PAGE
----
Expanding Deltak at John Wiley & Sons: Capital Budgeting

Expanding Deltak at John Wiley & Sons: Capital Budgeting

Executive summary

The textbook publishing industry is currently undergoing massive transformations. The challenge is for businesses operating in this industry to also transform their business models to align with the emerging trends. John Wiley & Sons Inc is one of the businesses operating in the publishing industry.

The present report had set out to advise the company on an investment project. It involved advising on whether to proceed with the expansion with its already launched online program development business called Deltak. Wiley bought this business back in 2012 and has been a source of revenues ever since. Deltak generated $120 million in revenues in the fiscal year ended 2016.

Both theoretical and practical aspects of investment appraisal were looked at in coming up with the report. The theoretical aspects focused on summarising the conceptual issues underpinning investment appraisal. For instance, section 1 of the report covers the significance of investment appraisal at a theoretical level without necessarily linking it with the proposed project at Wiley. Section 3 also adopts this theoretical leaning in discussing some of the weaknesses of the two investment appraisal techniques employed in section 2.

Sections 2 and 4 were the practical aspects of the report. In section 2, the student had to generate the relevant cash flows for the proposed project. This exercise involved a lot of judgment and the author had to make very complex decisions. For instance, the 2016 annual report of Wiley was studied to see the kind of investments that the company was likely to undertake. Assumptions were also made as is seen throughout the body of the report.

Year Net Cash After Tax
0 (60)
1 (13)
2 (1.456)
3 15.2035
4 38.825943
5 71.83619579
6 117.4715651

Having come up with the relevant cash flows, the section then proceeded to compute the payback period and as well as the net present value for the project which were 4.4 years and $75.83 million respectively.

With the results from section 2 and a consideration of a number of non financial factors in section 3, section 4 concluded the report by recommending that Wiley undertakes the project. This was in view of the fact that the decision criteria in both the payback period and the NPV were met.



1.     The significance of investment appraisal

1.1.  Capital and revenue expenditure

Every business may occasionally have the need to buy some capital asset. Accounting makes a distinction between capital and operational expenditures respectively (Atrill and McLaney, 2009, p.258). The latter refers to expenditures for the day to day running of the business. In contrast, capital expenditures involves the expenses whose benefits to the business or organization are spread over more than one financial period. For instance, investing in a new printing plant is a capital expenditure for a book publishing company.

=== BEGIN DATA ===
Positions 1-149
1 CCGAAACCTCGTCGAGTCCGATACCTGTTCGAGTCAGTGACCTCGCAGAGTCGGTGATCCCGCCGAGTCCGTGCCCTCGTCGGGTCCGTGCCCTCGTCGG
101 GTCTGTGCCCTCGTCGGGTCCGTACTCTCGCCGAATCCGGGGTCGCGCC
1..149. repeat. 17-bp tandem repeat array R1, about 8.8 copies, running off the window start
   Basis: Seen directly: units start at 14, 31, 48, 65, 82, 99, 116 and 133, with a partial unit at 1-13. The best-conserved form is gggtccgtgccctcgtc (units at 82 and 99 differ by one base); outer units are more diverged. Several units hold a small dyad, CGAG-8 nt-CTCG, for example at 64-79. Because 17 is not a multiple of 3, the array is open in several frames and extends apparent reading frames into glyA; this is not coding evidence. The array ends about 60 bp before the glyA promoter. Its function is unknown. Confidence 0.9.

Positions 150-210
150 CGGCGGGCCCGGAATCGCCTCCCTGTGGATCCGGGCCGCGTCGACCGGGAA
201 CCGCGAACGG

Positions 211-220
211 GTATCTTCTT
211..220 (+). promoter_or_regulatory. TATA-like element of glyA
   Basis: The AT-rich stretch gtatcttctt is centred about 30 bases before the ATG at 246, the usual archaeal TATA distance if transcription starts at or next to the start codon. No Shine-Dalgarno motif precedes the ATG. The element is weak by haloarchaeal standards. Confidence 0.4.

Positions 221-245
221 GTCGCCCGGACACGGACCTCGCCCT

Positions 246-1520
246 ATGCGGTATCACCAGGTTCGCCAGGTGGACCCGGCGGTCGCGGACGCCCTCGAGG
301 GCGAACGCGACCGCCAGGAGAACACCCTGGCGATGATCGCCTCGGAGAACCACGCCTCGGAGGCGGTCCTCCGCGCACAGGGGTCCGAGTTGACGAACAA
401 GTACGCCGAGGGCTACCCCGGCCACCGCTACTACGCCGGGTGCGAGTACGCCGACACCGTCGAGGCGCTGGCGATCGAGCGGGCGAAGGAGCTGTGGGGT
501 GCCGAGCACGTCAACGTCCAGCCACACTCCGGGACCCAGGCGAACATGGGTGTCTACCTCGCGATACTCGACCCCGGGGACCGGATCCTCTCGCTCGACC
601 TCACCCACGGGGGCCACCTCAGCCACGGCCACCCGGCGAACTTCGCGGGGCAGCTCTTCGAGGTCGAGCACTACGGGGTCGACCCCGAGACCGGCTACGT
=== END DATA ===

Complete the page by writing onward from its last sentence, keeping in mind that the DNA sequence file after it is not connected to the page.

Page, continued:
1.2.  Role of capital investment in a firm

The motives underlying capital investments vary from firm to firm depending on their respective needs (Gitman and Zutter, 2012, p.390). A company such as John Wiley & Sons (Wiley) may want to expand its operations into another geographical location like making entry into another country. Expansion of operations may also just entail coming up with a new product offering.

Another motivation for capital expenditure may be the need to replace existing assets (Gitman and Zutter, 2012, p.392). Existing assets may be replaced either because they are obsolete in the sense that technological advances have made them inadequate for the business requirements or because they assets have depreciated over a period of time. The need to obtain some other tangible benefit over an extended period of time may yet be another motivation for making capital expenditures. For instance, a publishing company may invest in an information technology (IT) infrastructure to reduce its distribution costs.

1.3.  The place of investment appraisal

1.3.1.     Goal of the firm

A key determinant of how a business operates is the goal or goals chosen by its managers choose (Gitman and Zutter, 2012, p.10). Book publishing companies like Wiley, just like any other profit making enterprise, often has its main goal as the maximisation of value for its owners. All the activities of a business should be geared towards this broader goal of value maximisation for the shareholders.

While easy to state, the broader goal of value maximisation for shareholders is not always easy to measure (Gitman and Zutter, 2012, p.11). Financial theory is, however, in agreement that the behaviour of a firm’s share in terms of price is the easiest why to evaluate whether mangers are succeeding in meeting this broader objective. Managers will, therefore, be succeeding in their role if they are able to increase the share price in the long run. In contrast, managers would be failing if the share price of the given firm was falling in the long run.